The PubMed database was searched for published clinical and pharmacoeconomic studies to assign values to the clinical and cost parameters used in the model. Studies were identified in PubMed that reflect current practice patterns of 10 to 12 core prostate biopsies in contrast to older studies that were based on sextant biopsy practice.
For cost parameters, a combination of published literature cross-referenced to Medicare payment rates was used. Parameters pertaining to the accuracy and outcomes of the assay (including the assay’s sensitivity and specificity, and the positive and negative predictive values) were cited from the MATLOC clinical trial.8
PSA screening rates in US males vary by age, ranging from approximately 8% to almost 50%.24 Of all men screened for PSA, 6.8% are assumed to undergo biopsy based on a PSA of at least 4 ng/mL.25 These PSA and biopsy rates were applied to the hypothetical commercial health plan. Of the hypothetical plan, patients aged 40 to 64 years were selected, using demographic data from the US Census Bureau 2010, for inclusion in the model. Applying the national PSA screening and biopsy rates to the hypothetical commercial population yields a total of 2801 men undergoing a prostate biopsy. A total of 2101 men were deemed at risk for repeated biopsy based on a prostate cancer detection rate of 25% (Figure).25
Total Men at Risk for a Repeated Biopsy
This budget impact analysis compares the proportion of the 2101 men in the cohort who are at risk for a repeated biopsy in 2 potential scenarios – the reference scenario and the new scenario, which is using the epigenetic assay.
In the reference scenario, many patients with rising or elevated PSA levels will be seen again for DRE or PSA testing and be considered for a repeated biopsy. In this standard of care, 43% (903) of the patients with a histopathologically negative biopsy are referred for a repeated biopsy based on persistent clinical risk factors.13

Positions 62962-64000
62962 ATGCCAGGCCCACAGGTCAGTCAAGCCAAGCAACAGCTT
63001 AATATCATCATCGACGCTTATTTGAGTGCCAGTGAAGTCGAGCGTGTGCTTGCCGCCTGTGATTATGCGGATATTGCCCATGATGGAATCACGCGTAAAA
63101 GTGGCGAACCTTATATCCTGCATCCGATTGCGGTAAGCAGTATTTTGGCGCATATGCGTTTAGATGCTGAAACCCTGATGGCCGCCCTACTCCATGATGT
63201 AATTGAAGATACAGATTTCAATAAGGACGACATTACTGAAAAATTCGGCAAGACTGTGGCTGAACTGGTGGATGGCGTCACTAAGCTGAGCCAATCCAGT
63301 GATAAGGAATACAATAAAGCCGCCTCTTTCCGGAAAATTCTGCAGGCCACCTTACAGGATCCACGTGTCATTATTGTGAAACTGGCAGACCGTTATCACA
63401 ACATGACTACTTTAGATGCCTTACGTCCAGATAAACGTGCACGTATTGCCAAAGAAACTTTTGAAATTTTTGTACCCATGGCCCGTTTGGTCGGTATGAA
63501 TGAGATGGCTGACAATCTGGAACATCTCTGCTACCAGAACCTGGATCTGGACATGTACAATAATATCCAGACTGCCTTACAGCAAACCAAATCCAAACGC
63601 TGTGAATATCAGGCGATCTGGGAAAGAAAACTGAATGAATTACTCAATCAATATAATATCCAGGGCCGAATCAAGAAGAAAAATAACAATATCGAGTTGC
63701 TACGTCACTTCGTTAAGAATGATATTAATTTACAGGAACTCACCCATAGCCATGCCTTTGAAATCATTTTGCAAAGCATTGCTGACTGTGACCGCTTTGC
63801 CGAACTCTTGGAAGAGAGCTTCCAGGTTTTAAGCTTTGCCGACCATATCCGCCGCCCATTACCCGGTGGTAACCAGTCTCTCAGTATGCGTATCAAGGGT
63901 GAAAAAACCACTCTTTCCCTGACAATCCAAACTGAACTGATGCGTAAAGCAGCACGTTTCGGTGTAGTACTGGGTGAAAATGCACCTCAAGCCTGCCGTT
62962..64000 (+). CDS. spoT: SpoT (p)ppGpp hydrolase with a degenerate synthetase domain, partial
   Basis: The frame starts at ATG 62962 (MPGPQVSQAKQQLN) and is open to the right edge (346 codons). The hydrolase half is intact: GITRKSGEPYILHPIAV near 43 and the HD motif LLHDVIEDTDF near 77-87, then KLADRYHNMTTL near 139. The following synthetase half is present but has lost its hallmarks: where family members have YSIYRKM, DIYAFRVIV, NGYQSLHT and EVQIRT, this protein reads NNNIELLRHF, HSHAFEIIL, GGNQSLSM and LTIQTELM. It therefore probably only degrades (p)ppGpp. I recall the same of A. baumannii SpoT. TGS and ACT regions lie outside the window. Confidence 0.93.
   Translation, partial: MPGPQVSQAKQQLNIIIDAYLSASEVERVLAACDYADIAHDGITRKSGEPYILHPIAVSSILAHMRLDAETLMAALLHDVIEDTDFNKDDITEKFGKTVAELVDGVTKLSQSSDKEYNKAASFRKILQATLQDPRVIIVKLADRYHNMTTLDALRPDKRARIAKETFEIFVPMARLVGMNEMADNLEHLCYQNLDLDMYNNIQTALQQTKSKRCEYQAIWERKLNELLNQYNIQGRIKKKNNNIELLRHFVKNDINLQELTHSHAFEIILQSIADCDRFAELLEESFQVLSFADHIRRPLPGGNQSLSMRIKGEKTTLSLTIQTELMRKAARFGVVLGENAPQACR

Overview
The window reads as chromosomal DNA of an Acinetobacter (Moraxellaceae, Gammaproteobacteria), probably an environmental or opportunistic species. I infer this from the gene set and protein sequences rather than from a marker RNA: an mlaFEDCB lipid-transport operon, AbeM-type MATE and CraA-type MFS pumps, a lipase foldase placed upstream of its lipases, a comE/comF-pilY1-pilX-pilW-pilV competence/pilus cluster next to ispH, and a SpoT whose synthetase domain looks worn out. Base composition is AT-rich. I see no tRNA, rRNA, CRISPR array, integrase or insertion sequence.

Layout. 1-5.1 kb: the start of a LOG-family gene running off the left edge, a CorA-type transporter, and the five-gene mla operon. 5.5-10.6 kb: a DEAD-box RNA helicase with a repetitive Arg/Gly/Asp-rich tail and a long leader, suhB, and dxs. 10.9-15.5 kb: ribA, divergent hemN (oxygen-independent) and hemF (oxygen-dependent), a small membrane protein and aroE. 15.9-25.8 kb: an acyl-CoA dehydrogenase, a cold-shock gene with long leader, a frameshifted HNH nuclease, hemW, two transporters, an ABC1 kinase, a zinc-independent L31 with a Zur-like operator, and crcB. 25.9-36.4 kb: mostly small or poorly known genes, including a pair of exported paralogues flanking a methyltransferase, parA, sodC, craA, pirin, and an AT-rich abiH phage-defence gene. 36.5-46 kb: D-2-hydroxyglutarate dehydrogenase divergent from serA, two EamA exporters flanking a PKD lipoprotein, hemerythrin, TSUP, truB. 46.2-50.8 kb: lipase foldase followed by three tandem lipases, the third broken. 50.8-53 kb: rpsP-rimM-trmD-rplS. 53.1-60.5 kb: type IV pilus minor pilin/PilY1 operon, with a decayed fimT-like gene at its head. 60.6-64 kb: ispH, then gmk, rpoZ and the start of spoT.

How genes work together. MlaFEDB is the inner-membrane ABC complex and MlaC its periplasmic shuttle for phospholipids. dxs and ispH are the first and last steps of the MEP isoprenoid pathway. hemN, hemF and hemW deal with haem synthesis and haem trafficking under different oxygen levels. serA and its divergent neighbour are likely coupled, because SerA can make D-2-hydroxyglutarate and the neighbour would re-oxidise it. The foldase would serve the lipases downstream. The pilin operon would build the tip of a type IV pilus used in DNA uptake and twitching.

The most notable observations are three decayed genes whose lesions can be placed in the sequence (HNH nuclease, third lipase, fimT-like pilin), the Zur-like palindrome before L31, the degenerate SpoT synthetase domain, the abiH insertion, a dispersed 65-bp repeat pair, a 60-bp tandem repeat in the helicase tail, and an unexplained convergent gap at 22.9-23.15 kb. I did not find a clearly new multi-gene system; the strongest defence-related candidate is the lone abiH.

In the new scenario, these same patients are triaged with the epigenetic assay. In the new scenario, 3% of patients would not be eligible for the epigenetic assay because of atypical small acinar proliferation (ASAP) found in their previous biopsy tissue.12 The model assumes that patients with ASAP will receive a repeated biopsy, given the high risk of prostate cancer associated with this histopathologic finding. Approximately 99.9% of all cases would have sufficient tissue for this epigenetic assay, leaving 875 evaluable cases (based on 2 quality-not-sufficient cases of 749 in laboratory experience, through November 30, 2012, when the data were collected).
The Epigenetic Assay
The multiplex DNA methylation epigenetic assay became available in the United States in May 2012 (through MDxHealth’s CLIA-certified, CAP-accredited laboratory in Irvine, CA). The performance characteristics of this assay (Table 1) were described in the MATLOC clinical trial, which investigated the clinical utility of this assay.8 These characteristics were used in our budget impact model to determine the anticipated number of patients who would be identified as positive or negative for methylation markers.
The test is designed such that its high (90%) negative predictive value accurately distinguishes the patients with negative prostate biopsies from patients who may have occult cancer.8 In the budget impact model, under the reference scenario, 43% (903) of men at risk for repeated biopsy were referred for repeated biopsy. In the new scenario, testing the high-risk patients with the epigenetic assay significantly reduced the number of repeated biopsies by confirming the histopathologically negative biopsy results for 510 men. The epigenetic assay identified 366 men with positive DNA methylation results who would be referred for repeated biopsy (Table 2).
Model Variables and Assumptions
Conservative assumptions were made as to the number of repeated biopsies based on reported rates. In the standard of care, 43% of men are referred to have 1 repeated biopsy, 44% of whom have a second biopsy, and 43% of these have a third biopsy. The 100% of men tested with the epigenetic assay who are methylation-positive were assumed to receive a repeated biopsy. A total of 1472 repeated biopsies are expected to be performed in the reference scenario compared with only 366 repeated biopsies with the epigenetic assay in the new scenario.
The average cost of a prostate biopsy procedure is $1946, which is a conservative estimate based on decreased interim 2013 Medicare Physician Fee Schedule rates; this does not take into account prophylactic antibiotic, pain, or other concomitant medication costs.25 The total expected complication costs per patient for an initial or repeated biopsy were calculated using Surveillance, Epidemiology and End Results (SEER)-Medicare cancer registries’ reported incidence of infectious and noninfectious complications and the associated mean payment for the Medicare Severity-Diagnosis Related Groups (MS-DRGs) from the 2012 Centers for Medicare & Medicaid Services MS-DRG payment schedule.22